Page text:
AMERICANS looked into deep space 50 years ago and saw it as a place worth planting a flag.
The space race galvanized the country, igniting a nationalistic fervor to beat the Russians to the moon that captured the imaginations of adults and children alike.
However, the space program has fallen off the nation's radar because of rising costs and waning public interest.
There hasn't been a manned mission beyond low-Earth orbit since the final Apollo moon landing in 1972. NASA's last manned U.S. mission anywhere happened in 2011, when the space shuttle program was scrapped. Astronauts have since been hitching rides to the International Space Station aboard Russian spacecraft.
Perhaps, then, it's a sign of these resurgent nationalistic times that talk of sending people into deep space is once again in vogue.
President Donald Trump's administration has been pushing NASA to accelerate the timeline of a trip around the moon, long planned for 2021. A rocket, dubbed the Space Launch System, and a capsule, Orion, would carry astronauts around the moon. The U.S., Trump said in his inaugural address, is "ready to unlock the mysteries of space."
In that, he has a like-minded ally in Elon Musk, the entrepreneur who is determined to launch a manned mission to colonize Mars in the coming years to ensure that humans become an interplanetary species.
In the meantime, Musk said Monday, his company SpaceX has taken on a high-stakes side project: ferrying two wealthy tourists to the moon and back. The weeklong journey, which could happen next year, would take the unidentified pair past the lunar surface and outward before the spacecraft surrenders to the pull of gravity and heads back to Earth.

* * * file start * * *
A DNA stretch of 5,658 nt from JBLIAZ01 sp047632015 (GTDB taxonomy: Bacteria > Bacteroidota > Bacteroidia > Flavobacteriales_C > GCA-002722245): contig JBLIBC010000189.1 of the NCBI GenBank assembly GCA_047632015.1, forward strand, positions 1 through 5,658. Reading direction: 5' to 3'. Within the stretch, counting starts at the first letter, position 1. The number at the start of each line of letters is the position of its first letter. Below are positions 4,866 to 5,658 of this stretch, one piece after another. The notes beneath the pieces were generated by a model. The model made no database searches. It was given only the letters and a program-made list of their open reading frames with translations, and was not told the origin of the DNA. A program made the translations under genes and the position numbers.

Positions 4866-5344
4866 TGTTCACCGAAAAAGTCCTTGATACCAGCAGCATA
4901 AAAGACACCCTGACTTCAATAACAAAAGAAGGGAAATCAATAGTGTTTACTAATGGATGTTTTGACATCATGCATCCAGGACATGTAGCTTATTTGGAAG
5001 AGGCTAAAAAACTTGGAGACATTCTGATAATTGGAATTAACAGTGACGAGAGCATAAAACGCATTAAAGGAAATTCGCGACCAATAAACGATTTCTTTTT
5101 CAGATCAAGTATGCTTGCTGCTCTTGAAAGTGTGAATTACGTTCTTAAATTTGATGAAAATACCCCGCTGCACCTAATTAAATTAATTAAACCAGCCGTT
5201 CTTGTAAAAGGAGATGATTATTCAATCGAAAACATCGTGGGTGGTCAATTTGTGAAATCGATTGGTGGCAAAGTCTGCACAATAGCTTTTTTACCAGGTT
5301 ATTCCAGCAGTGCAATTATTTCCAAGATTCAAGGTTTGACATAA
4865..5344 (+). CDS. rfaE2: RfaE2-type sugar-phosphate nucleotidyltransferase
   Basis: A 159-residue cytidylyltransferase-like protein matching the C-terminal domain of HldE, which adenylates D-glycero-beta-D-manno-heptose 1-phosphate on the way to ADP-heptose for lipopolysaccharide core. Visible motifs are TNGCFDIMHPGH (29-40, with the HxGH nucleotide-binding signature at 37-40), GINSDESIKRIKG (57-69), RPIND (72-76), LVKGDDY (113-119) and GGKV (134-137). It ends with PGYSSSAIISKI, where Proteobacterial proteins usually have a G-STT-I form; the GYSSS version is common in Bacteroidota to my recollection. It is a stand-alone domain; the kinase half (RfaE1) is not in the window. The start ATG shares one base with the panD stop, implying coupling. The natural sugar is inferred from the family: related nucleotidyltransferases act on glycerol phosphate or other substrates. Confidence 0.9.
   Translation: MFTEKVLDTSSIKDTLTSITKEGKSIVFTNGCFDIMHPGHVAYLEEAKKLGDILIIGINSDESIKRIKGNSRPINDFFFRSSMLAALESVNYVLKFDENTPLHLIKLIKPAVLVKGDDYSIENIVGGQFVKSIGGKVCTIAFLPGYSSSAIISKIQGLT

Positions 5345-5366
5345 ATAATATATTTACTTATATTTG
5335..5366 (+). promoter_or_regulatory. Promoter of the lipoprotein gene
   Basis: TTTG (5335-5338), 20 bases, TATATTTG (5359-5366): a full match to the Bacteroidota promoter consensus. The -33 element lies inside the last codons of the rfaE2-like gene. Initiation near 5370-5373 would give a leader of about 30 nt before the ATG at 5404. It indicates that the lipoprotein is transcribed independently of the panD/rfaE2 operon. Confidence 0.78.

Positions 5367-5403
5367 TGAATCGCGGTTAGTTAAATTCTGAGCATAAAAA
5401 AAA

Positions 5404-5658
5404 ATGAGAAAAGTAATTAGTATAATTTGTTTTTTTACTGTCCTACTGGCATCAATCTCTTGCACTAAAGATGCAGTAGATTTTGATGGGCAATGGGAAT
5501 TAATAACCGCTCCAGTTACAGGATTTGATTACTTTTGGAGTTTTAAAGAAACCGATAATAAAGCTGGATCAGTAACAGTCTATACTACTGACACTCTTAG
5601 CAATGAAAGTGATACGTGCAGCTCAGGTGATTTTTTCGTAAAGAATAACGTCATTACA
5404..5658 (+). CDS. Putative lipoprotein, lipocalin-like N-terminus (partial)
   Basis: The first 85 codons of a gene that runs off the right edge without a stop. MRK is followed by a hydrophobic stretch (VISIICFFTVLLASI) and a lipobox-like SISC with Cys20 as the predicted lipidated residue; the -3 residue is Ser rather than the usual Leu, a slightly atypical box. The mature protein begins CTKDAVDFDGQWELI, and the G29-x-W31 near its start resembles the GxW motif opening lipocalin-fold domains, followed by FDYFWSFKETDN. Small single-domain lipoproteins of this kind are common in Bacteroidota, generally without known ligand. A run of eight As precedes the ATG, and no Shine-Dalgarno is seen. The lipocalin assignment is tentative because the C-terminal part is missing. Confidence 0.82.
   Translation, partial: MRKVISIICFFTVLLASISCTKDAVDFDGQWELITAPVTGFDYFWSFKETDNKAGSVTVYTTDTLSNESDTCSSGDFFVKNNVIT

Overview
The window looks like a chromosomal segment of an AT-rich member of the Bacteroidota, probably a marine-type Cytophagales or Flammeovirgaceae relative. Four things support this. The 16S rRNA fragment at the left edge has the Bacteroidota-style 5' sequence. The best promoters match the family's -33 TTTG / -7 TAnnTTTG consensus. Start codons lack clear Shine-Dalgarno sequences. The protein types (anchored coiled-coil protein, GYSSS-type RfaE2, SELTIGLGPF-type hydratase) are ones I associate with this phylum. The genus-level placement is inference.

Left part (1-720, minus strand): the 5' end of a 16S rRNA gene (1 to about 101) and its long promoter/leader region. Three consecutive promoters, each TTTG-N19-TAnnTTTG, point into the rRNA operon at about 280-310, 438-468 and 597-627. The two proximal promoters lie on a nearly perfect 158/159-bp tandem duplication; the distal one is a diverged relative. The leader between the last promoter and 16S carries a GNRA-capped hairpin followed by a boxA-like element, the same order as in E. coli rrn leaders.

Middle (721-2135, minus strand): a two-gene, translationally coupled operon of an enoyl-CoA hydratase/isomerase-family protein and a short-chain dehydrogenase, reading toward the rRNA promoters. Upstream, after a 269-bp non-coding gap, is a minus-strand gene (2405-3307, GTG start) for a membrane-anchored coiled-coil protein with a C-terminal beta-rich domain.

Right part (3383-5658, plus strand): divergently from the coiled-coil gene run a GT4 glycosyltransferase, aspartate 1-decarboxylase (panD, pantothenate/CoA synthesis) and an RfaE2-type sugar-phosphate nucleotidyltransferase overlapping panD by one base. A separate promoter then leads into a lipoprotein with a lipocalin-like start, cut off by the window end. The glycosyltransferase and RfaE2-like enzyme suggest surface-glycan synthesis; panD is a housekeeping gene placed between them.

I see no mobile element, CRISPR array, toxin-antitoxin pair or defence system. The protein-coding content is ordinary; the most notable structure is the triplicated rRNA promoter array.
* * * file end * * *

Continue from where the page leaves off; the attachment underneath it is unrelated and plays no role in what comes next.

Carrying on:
Until SpaceX, only the Russian government has agreed to bring tourists to space -- seven of them who have paid tens of millions of dollars to fly on Soyuz rockets to the International Space Station. The trip around the moon would be much farther.
Musk says the two would-be space tourists are "coming into this with their eyes open." But so far, the spacecraft that would carry them -- SpaceX's Dragon 2 capsule and Falcon Heavy rocket -- are years behind schedule and haven't even flown yet. Still, Musk isn't too worried.
"This should be a really exciting mission," he told the Associated Press, "that hopefully gets the world really excited about sending people into deep space again."
Indeed, it's time America set its sights a little higher.